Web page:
I have read multiple Stanley Fish books; I read quite a number of these columns when they were originally published in the New York Times. I go to Fish for precisely the value he describes in his farewell essay:
In the columns that provoked frustration, I stopped short of offering the “I believe X” part, leaving readers to wonder where I stood. I tried to stand on the side of cogency and against slipshod reasoning, which meant that I stood on neither side of a substantive question like “Is there a God?” or “Does religion do more harm than good?” I might of course have answers to those questions, but it wasn’t the point of the columns I wrote to reveal them. Let me hasten to say that I wasn’t trying to be objective (a label pinned on me by both my detractors and defenders) or to be above the fray; I was in another fray, making points about making points, and reserving the deeper, moral issue for another day, which usually never arrived.
“Making points about making points”—that’s Fish. As someone who feels it his calling to make a goodly number of public points, I find I value Fish’s help. And I find it droll—and accurate—of Fish to note that the day for him to make points of substance on moral issues usually never arrived.
I am part of a worldview minority in my culture. And I myself have a narrow specialty (theology and the biblical languages) that means I can’t directly combat the sociological, biological, cosmological, astrophysical, and other claims made by my worldview opponents, those who do not believe in Christ. I go to Fish not just because he helps me make public points that “fly,” as he would say; I go to him to help me analyze arguments from worldview opponents that don’t fly. Even if, for example, I can’t offer an alternative biological theory to the macro-evolutionary schema now reigning among educated Westerners, I can with Fish’s help spot the faith-based assumptions (uniformitarianism, for example) that underlie the practice of modern science. It was not without reason that one of Fish’s beloved Times commenters, years ago, commented that he felt like he had just read an introduction to presuppositionalism by Cornelius Van Til.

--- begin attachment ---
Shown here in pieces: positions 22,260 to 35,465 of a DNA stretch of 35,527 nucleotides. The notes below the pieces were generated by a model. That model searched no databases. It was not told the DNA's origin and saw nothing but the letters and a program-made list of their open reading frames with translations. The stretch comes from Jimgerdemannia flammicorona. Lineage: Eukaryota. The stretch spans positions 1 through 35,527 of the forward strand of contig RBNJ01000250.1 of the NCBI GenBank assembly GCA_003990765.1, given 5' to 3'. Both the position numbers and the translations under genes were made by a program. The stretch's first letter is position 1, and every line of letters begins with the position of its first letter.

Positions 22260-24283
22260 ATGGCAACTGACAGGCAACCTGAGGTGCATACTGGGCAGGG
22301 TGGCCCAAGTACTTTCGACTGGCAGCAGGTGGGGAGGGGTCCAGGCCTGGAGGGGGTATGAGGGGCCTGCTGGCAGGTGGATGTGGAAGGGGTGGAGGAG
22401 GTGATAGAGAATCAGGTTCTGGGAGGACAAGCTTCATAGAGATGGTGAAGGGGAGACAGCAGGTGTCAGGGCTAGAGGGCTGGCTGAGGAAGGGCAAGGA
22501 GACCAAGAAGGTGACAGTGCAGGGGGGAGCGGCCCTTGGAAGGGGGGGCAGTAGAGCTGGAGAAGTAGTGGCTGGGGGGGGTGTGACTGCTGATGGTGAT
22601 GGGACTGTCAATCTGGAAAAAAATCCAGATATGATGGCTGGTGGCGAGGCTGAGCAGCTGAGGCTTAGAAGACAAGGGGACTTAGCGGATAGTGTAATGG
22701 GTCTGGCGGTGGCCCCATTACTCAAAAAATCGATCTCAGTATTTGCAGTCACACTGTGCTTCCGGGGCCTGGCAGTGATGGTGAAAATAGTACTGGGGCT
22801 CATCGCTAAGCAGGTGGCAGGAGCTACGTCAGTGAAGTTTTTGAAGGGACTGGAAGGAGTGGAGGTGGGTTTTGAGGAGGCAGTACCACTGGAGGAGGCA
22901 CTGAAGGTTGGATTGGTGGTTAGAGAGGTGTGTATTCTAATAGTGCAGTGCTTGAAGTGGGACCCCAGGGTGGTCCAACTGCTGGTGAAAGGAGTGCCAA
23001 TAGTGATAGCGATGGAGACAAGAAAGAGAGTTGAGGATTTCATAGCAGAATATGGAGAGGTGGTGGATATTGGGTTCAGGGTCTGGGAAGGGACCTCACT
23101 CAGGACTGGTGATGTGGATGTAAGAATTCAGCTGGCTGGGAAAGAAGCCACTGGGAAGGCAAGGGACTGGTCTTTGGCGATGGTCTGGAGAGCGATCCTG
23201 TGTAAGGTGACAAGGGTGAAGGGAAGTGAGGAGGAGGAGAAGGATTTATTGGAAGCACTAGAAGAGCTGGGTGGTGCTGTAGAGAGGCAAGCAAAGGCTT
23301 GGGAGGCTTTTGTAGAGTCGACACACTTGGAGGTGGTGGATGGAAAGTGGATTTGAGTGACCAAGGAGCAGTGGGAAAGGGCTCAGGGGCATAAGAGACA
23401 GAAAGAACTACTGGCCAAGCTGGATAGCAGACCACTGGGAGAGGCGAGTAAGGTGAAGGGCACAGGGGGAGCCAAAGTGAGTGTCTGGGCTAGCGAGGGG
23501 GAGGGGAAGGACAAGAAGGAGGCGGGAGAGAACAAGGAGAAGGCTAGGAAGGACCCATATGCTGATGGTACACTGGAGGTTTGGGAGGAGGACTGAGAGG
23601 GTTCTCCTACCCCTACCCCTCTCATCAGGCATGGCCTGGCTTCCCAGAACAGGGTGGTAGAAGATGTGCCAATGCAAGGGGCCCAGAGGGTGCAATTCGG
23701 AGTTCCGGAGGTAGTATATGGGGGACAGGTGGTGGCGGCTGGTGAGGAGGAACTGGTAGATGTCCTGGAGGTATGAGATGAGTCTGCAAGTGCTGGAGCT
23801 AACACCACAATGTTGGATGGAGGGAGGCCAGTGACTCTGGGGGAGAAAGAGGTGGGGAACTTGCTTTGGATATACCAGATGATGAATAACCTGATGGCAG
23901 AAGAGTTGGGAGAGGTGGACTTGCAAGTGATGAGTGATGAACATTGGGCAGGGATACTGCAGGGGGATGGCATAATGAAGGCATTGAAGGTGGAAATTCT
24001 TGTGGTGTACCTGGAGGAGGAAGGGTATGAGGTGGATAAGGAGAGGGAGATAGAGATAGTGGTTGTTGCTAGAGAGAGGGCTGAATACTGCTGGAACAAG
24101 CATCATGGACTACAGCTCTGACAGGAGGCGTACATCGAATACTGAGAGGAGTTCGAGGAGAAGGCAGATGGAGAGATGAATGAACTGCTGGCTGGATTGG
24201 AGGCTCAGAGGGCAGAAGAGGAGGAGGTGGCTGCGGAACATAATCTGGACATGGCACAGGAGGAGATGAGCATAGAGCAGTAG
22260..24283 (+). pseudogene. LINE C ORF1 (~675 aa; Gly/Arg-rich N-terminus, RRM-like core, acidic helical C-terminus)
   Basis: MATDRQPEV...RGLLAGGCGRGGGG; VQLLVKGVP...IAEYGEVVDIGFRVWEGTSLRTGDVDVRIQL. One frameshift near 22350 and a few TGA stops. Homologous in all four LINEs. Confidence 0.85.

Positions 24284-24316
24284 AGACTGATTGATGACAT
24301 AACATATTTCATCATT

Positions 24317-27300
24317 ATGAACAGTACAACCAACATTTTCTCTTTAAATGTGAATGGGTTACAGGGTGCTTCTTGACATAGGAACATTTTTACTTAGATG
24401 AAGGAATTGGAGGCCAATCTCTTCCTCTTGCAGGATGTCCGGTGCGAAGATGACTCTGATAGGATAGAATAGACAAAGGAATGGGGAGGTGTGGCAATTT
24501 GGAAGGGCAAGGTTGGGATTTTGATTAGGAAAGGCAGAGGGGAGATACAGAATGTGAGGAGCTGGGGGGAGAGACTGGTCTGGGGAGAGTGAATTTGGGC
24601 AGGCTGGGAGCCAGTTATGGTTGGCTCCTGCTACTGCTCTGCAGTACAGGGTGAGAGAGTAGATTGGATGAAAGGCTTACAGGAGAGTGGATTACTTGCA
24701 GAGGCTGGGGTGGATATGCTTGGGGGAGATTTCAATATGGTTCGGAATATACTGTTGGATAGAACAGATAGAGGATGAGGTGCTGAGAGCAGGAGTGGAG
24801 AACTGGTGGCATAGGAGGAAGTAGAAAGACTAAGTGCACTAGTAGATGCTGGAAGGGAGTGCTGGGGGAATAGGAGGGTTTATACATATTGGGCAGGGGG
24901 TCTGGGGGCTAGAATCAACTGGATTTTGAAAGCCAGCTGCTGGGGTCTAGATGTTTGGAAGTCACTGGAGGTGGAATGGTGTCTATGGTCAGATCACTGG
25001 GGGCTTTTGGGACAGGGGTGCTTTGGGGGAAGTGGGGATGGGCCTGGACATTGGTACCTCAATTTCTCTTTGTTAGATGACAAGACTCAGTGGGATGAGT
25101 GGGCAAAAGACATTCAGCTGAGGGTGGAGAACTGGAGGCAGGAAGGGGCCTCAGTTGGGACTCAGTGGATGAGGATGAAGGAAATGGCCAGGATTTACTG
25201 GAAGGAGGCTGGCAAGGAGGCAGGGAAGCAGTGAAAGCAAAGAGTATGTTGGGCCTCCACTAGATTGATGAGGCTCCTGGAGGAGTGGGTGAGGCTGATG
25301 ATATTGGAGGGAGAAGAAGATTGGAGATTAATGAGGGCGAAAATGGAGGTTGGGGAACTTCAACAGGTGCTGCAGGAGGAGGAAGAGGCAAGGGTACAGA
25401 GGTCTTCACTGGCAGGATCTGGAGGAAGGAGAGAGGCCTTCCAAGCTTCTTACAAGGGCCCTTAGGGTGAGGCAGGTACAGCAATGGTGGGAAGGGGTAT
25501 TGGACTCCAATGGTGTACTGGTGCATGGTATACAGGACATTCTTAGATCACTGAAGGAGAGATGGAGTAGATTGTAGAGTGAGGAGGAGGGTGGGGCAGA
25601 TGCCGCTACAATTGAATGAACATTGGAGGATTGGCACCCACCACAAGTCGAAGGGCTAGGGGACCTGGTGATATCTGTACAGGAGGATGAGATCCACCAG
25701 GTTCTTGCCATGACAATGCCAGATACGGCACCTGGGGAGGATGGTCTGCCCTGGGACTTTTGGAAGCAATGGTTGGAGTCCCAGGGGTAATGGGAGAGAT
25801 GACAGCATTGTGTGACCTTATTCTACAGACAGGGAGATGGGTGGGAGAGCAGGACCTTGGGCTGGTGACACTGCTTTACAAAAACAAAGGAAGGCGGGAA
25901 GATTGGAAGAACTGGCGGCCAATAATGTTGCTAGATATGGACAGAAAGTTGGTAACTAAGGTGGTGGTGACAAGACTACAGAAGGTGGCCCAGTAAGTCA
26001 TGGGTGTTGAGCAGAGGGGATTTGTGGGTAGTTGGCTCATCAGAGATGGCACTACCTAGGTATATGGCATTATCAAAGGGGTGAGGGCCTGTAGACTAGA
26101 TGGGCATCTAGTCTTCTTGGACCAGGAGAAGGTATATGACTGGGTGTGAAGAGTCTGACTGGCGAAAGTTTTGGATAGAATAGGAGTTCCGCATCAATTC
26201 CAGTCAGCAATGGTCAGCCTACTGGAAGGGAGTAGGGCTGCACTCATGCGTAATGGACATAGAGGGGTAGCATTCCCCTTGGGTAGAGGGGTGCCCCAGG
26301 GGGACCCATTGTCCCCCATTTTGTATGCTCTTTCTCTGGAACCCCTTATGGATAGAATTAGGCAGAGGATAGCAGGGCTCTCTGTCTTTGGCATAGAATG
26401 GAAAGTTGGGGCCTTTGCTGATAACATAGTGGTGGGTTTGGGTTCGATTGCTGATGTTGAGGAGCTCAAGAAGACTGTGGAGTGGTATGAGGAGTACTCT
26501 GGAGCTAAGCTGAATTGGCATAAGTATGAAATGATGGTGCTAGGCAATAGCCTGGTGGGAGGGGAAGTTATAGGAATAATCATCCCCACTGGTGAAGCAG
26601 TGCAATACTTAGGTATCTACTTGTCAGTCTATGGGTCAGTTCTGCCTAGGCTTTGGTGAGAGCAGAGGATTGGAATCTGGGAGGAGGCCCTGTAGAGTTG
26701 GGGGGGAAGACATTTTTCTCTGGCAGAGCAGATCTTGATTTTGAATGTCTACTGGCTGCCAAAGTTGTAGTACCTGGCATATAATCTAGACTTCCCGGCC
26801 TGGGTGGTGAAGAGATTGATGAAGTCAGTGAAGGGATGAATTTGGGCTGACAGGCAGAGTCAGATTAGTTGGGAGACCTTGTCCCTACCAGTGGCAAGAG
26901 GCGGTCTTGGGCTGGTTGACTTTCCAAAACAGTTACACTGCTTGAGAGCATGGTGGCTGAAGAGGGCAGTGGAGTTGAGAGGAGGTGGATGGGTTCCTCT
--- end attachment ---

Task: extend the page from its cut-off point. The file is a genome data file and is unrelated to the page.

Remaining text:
Only a lot more readable. I love Fish as a prose stylist, too. He is one of my great intellectual companions through life, and I’m grateful for him.
Another little point: I recently had a book recommended to me by a good and respected friend, but I reacted negatively to it and put it down. It, too, was titled Think Again. But its burden seemed to be—and I only got through the first chapter or so, so I could be wrong—that in business people need to rigorously incorporate the scientific method into their thinking so as to doubt themselves at appropriate times. I found this to contain some truth (surely we ought to let reality teach us when we’re wrong) but also epistemologically naive, even scientistically jingoistic. Fish doesn’t fall into such simplistic traps, and I love him for it.